Flying the Race
By Pete Bedell
An insider's look at racing the Marion Jayne Air Race
Race officials layout a specified course either along a runway
or series of well-defined landmarks. To negate the effects of
wind as much as possible, the course is flown both ways.
Several GPS groundspeed readouts are recorded. A check pilot
rides with the air race participant to confirm that the throttle is
full, the flaps are up, cowl flaps are closed, etc. Often the check
pilot is a fellow racer familiar in the type of airplane who will not
let you get away with any tricks. After determining the speed in
miles per hour, race officials subtract 20 mph. This is strictly to
make it look as if everybody is doing well against their handicap.
From then on, your handicap is the speed for you to beat.
Whoever beats their handicap by the greatest margin wins
Flying starts and finishes.
This technique keeps air racing safe for the average pilot. The
concept allows a pilot to make a normal takeoff, fly a wide
pattern around the airport, and overfly the runway at a safe
altitude to begin timing. Flying starts eliminates the need for pilots
to race the airplane through the takeoff and departure, which
exposes him or her to unnecessary risk. Arriving at the next
checkpoint, you are required to fly the designated timing line,
then reduce power, and enter a normal landing pattern. Flying
starts and finishes keep the pilot in a performance regime with
which he or she is familiar during the critical takeoff and landing
phases of flight.
Is racing hard on the engine(s)?
That was one of our first thoughts when my brothers and I
considered entering the 1997 Marion Jayne U.S. Air Race. Our
Beech Baron had provided 26 years of faithful service to our
family never seeing anything more than 65-percent power for
more than the time it took to takeoff and climb to altitude. What
would happen to those costly Continentals if we thrashed them around the sky crossing the United States?
As long as the engine is operated within its limits, there
should be no problems associated with flying an air race. In the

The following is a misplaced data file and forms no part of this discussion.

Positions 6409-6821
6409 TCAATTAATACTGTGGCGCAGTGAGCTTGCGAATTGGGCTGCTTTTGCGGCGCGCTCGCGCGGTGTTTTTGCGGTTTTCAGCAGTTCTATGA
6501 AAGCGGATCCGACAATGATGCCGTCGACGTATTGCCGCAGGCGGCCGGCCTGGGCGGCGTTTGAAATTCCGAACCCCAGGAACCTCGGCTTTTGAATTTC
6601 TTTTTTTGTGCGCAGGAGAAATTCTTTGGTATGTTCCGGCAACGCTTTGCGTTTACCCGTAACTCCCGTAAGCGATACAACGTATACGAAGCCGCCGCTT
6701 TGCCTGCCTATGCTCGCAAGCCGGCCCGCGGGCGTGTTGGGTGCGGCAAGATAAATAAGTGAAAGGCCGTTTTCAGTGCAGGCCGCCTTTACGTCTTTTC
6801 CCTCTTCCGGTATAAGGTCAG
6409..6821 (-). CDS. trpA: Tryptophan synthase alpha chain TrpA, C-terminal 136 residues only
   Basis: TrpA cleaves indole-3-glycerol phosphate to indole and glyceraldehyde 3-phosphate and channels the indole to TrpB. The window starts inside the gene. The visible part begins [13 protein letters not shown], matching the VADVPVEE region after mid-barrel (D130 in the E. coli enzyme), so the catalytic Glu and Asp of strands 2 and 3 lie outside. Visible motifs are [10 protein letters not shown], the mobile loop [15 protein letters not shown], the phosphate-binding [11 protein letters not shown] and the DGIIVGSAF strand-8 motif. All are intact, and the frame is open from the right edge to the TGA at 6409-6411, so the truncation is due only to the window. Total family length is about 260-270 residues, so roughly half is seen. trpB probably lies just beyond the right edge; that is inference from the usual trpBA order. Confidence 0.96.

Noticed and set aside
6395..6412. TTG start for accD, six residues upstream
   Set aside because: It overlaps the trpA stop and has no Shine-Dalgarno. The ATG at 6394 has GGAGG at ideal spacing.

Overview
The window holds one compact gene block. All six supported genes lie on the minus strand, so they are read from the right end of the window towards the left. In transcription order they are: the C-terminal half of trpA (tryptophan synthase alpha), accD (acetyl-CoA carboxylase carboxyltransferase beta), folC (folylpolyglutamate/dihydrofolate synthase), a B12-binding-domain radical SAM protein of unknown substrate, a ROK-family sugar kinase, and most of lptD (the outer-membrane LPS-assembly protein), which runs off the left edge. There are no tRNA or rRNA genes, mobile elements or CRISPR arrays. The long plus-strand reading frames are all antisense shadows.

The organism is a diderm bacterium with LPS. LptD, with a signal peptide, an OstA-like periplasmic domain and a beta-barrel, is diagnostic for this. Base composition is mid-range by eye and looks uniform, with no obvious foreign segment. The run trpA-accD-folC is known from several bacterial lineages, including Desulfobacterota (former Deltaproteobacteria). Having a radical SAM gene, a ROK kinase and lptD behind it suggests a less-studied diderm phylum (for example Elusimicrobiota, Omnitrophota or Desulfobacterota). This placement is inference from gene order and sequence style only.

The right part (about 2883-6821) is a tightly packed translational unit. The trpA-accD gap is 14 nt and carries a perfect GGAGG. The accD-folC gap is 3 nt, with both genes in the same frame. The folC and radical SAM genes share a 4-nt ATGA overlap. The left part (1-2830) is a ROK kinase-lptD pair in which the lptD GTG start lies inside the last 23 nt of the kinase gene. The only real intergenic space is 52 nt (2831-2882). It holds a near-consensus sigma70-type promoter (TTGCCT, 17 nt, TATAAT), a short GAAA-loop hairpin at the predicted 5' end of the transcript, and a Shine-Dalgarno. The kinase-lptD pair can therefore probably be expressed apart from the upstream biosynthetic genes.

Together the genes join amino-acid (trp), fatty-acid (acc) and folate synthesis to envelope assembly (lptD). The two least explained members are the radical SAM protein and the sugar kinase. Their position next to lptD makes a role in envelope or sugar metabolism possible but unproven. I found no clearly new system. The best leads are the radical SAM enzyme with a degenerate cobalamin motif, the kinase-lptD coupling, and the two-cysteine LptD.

case of newly overhauled engines or those recently top
overhauled, the race will be beneficial because of the high
cylinder pressures needed to seat new rings. If all engine
instruments are in the green, your engine is operating within its
certified limits. It's wise to brush up on the operating limitations
of your engine(s) prior to the race and be sure that you cross
reference these atypical power settings with fuel flow and EGT.
Best-power mixture is approximately 100- to 150-degrees rich
of peak EGT. Don't be surprised to see that fuel flow at race
power settings can be high enough to get a standing ovation from
sheiks in the Middle East.
Operate your engine out of its limitations and you're on
your own. Bust the rpm redline or lean too aggressively because
you underestimated your fuel burn and you'll set the stage for
future engine problems or engine failure. Remember that the race
is meant to be fun, not fear inducing.
What about the airframe?
As with the engine(s), you need to stay within the limitations of
the airframe. Racing will force you to be wary of maneuvering
speed (VA), never-exceed speed (VNE), and other speeds that may not be much
of a factor in day-to-day flying. Control surface flutter is of primary
concern during high-speed flight at or
near VNE. Busting VNE makes you a test pilot. Elevators, stabilators, and
trim tabs are all susceptible to flutter. It's a good idea to have all
control surfaces checked for balance prior to the race especially if the airplane was recently painted.
Likewise, maneuvering speed or turbulence-penetration airspeed is
another critical figure to
keep in mind. During low-altitude flights in the middle of the day when
bumps are at their
worst, remember that you'll likely be operating well above VA. If the bumps
are bad enough,
climb to a smoother altitude "your overall speed will be better in the
smooth air anyway.
Consider the descent back into the bumps, however, and plan accordingly.
The most important thing to remember
is to enjoy yourself! The Marion Jayne Air Race is a fun
gathering of pilots, airplanes, and good times. Playing by the
rules yet remaining competitive is the secret to enjoying this
unique event. Sit back, enjoy the view, and soak up our country
from the unique perch of a general aviation airplane.
Peter A. Bedell was a winning crewmember of the 1997
Marion Jayne U.S. Air Race flying the family Beech D55
Baron with his two brothers. He is an airline pilot and
Editor at large for AOPA Pilot magazine.